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To conclude this unit, students design a recommendation engine based on data that they collect and analyze from their classmates. After looking at an example of a recommendation app, students follow a project guide to complete this multi-day activity. In the first several steps, students choose what choice they want to help the user to make, what data they need to give the recommendation, create a survey, and collect information about their classmates' choices. They then interpret the data and use what they have learned to create the recommendation algorithm. Last, they use their algorithms to make recommendations to a few classmates. Students perform a peer review and make any necessary updates to their projects before preparing a presentation to the class.

Subject:
Computer Science
Material Type:
Lesson Plan
Provider:
Code.org
Provider Set:
CS Discoveries 2019-2020
Date Added:
09/10/2019
CS Discoveries 2019-2020: Data and Society Lesson 5.8: Create a Representation
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In this lesson students design a structure to represent their perfect day using the binary representation systems they've learned in this chapter. Students will first write a short description of their perfect day and then review with a partner to identify the key pieces of information they think a computer could capture. As a class students will decide how a punch card of bytes of information will be interpreted to represent those pieces of information. Students will then use the ASCII, binary number, and image formats they have learned to represent their perfect days. Students then trade punch cards and try to decode what the other student's perfect day is like. The lesson ends with a reflection.

Subject:
Computer Science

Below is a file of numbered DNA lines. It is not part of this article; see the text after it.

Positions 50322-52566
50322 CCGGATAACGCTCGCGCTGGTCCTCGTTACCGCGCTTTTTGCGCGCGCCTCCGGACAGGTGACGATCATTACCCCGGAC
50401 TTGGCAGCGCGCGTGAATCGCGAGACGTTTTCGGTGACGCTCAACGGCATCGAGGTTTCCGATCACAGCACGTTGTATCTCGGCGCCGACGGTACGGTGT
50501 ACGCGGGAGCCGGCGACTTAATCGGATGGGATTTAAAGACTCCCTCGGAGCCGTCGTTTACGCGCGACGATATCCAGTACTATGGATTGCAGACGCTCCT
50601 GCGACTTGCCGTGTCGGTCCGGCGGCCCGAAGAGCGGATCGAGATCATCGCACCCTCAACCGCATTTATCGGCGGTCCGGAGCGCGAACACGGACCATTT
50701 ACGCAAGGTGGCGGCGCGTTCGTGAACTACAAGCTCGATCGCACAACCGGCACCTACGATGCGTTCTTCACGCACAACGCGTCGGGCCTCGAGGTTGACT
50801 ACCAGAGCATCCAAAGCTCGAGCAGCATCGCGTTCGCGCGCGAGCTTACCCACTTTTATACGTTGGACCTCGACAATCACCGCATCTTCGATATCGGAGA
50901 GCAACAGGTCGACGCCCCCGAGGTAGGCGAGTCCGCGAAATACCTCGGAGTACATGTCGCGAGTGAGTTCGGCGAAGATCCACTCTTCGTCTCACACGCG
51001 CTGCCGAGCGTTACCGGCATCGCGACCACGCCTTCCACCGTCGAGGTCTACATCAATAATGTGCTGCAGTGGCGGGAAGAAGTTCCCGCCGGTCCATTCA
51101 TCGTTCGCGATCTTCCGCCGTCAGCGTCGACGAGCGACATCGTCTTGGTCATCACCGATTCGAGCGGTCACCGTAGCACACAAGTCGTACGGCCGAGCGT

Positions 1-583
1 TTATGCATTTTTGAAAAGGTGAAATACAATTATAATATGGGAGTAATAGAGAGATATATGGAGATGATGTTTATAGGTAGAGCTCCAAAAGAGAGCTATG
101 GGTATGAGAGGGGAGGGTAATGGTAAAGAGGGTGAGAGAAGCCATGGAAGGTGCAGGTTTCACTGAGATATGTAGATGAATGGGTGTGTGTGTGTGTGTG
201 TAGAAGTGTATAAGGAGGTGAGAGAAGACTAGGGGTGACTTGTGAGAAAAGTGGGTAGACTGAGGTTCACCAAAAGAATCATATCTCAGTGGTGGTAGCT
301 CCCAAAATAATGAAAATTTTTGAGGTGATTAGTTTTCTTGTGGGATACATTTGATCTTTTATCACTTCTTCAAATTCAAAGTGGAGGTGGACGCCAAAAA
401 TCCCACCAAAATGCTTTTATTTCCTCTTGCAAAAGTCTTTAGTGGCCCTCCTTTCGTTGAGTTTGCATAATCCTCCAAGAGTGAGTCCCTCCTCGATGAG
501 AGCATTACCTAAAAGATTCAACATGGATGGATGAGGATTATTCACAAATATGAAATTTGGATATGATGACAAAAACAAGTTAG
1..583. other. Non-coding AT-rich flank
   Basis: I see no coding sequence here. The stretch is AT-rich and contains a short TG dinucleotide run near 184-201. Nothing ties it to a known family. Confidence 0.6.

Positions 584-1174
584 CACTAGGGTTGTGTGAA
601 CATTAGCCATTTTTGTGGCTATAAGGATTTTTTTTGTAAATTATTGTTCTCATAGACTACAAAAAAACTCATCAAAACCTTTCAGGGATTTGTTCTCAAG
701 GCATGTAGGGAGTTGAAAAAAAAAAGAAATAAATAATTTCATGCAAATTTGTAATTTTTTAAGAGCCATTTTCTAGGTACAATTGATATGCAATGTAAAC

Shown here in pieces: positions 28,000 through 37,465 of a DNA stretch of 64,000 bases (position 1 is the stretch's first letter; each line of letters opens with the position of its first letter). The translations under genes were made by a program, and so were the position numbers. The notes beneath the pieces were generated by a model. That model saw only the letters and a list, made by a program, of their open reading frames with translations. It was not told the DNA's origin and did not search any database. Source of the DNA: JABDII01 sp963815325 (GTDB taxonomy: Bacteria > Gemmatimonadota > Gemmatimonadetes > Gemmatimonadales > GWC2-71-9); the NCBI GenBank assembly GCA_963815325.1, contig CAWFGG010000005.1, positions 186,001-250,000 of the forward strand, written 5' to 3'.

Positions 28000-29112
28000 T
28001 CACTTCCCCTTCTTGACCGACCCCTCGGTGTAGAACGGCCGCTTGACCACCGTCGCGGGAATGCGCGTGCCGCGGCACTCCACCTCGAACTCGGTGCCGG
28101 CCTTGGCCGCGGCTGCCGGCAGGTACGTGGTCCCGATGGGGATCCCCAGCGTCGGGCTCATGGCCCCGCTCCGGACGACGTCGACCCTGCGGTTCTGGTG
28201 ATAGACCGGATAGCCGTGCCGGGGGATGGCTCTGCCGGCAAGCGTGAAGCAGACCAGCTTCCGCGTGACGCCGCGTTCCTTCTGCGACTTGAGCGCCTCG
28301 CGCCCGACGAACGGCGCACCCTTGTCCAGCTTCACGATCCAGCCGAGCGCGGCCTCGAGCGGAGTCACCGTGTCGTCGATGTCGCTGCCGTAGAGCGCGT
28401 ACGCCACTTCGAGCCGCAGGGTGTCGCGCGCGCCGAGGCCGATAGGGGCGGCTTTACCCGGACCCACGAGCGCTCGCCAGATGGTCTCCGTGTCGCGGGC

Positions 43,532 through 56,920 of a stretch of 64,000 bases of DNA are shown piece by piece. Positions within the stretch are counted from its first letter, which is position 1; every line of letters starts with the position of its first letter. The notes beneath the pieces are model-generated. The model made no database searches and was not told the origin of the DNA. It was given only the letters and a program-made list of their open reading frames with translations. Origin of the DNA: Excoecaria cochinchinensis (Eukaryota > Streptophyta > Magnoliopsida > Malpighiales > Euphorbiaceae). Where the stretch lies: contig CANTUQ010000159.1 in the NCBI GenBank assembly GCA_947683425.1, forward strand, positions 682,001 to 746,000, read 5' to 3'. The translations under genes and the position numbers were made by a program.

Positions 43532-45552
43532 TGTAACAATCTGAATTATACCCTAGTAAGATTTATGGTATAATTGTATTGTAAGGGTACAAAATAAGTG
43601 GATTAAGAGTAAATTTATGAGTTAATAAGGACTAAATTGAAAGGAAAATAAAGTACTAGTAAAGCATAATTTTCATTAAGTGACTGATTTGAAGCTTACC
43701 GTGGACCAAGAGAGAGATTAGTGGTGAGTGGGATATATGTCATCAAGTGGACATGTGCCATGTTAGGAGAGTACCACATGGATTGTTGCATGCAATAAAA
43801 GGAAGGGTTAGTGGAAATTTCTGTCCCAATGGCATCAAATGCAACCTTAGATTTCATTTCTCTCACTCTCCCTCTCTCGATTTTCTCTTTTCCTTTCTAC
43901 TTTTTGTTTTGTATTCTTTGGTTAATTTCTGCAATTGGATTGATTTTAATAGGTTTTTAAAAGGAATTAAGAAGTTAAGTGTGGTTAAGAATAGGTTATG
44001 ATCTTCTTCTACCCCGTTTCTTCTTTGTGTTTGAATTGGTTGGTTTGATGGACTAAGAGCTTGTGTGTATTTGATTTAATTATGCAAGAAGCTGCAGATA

Material Type:
Lesson Plan
Provider:
Code.org
Provider Set:
CS Discoveries 2019-2020
Date Added:
09/10/2019
CS Discoveries 2019-2020: Interactive Animations and Games Lesson 3.14: Project - Interactive Card
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In this cumulative project for Chapter 1, students plan for and develop an interactive greeting card using all of the programming techniques they've learned to this point.

Subject:
Computer Science
Material Type:
Lesson Plan
Provider:
Code.org
Provider Set:
CS Discoveries 2019-2020
Date Added:
09/10/2019
CS Discoveries 2019-2020: Interactive Animations and Games Lesson 3.22: Project - Design a Game
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Students will plan and build their own game using the project guide from the previous two lessons to guide their project. Working individually or in pairs, students will first decide on the type of game they'd like to build, taking as inspiration a set of sample games. They will then complete a blank project guide where they will describe the game's behavior and scope out the variables, sprites, and functions they'll need to build. In Code Studio, a series of levels prompts them on a general sequence they can use to implement this plan. Partway through the process, students will share their projects for peer review and will incorporate feedback as they finish their game. At the end of the lesson, students will share their completed games with their classmates. This project will span multiple classes and can easily take anywhere from 3-5 class periods.